A few weeks ago, we talked about demolition within existing neighborhoods and the resulting density issues. In neighborhoods near Cleveland, banks had foreclosed on large numbers of homes and then failed to adequately secure or maintain the empty homes. The county, faced with neighborhoods in which the stability was being undermined by the large number of derelict homes, demolished many of the bank-owned homes.
Between Tony Battaglia and me, we raised the questions of what the obligations of the banks should have been and how the communities should respond to the decreased density. We didn’t have all of the answers, or perhaps any of the answers, but at least we began to frame the questions.
On a similar topic, Atlantic Cities recently had a story on urban prairies, large areas within the existing street grid of St. Louis where homes have been demolished and the lots remain vacant.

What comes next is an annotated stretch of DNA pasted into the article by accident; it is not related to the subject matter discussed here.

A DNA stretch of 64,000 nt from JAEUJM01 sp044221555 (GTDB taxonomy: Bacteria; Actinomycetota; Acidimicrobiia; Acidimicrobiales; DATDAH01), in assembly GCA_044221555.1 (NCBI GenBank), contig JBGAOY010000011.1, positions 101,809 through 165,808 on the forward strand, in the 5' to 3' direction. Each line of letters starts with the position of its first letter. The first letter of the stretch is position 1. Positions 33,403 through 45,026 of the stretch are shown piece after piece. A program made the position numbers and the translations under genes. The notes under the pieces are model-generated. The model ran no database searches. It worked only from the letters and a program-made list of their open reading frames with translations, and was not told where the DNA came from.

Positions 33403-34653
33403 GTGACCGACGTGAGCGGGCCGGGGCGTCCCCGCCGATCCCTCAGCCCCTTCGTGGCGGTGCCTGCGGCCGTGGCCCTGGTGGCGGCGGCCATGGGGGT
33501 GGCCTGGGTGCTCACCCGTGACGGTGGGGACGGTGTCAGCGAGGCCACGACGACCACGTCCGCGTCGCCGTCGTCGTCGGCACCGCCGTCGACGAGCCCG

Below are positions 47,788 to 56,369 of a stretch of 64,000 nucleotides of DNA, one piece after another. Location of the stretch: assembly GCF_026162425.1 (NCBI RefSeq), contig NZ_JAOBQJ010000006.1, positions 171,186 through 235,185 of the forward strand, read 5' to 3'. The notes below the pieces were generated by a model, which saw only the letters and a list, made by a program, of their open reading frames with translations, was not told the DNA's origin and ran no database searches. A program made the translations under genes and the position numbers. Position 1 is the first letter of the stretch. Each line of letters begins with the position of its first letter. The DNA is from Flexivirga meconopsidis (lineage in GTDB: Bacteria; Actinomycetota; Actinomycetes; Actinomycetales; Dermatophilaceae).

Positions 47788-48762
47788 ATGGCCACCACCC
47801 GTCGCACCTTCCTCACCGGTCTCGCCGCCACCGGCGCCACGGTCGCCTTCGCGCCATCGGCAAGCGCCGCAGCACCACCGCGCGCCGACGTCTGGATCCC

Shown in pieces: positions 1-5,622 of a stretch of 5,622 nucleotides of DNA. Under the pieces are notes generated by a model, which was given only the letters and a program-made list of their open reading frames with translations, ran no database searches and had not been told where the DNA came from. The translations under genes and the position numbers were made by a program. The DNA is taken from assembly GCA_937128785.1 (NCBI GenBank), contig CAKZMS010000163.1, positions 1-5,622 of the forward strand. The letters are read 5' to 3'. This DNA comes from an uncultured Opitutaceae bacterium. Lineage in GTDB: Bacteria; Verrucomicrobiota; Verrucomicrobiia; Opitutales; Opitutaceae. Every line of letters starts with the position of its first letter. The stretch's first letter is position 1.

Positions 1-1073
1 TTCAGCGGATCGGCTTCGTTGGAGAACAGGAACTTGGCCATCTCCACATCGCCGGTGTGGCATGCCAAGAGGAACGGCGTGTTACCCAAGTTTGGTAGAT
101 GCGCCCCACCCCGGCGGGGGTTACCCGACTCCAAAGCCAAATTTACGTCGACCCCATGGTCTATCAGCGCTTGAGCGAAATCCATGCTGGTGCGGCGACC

Some commenters complained that the story was misleading, that the urban prairies weren’t in St. Louis, but in adjoining cities. Technically, they may have been right. However, I used Google Maps to scan the St. Louis area and quickly found blocks that looked like the photos in the article. Perhaps the areas were across a city limit, but they felt and should have functioned like part of St. Louis.
Applying a Bay Area analogy, it would be as if single homes were standing in otherwise empty blocks of Daly City. If we’re going to have a land-use model that works effectively and sustainably, broad sweeps of weed-filled parcels in Daly City wouldn’t be part of it.
Accommodating reducing populations isn’t today an issue in most California communities. Nor is it likely to be during our lifetimes. However, if the Midwest can find solution for managing density in communities that are losing population, there are likely to be lessons that are applicable to all communities that are trying to increase density, including communities in California.
As always, your questions or comments will be appreciated. Please comment below or email me. And thanks for reading. - Dave Alden (email@example.com)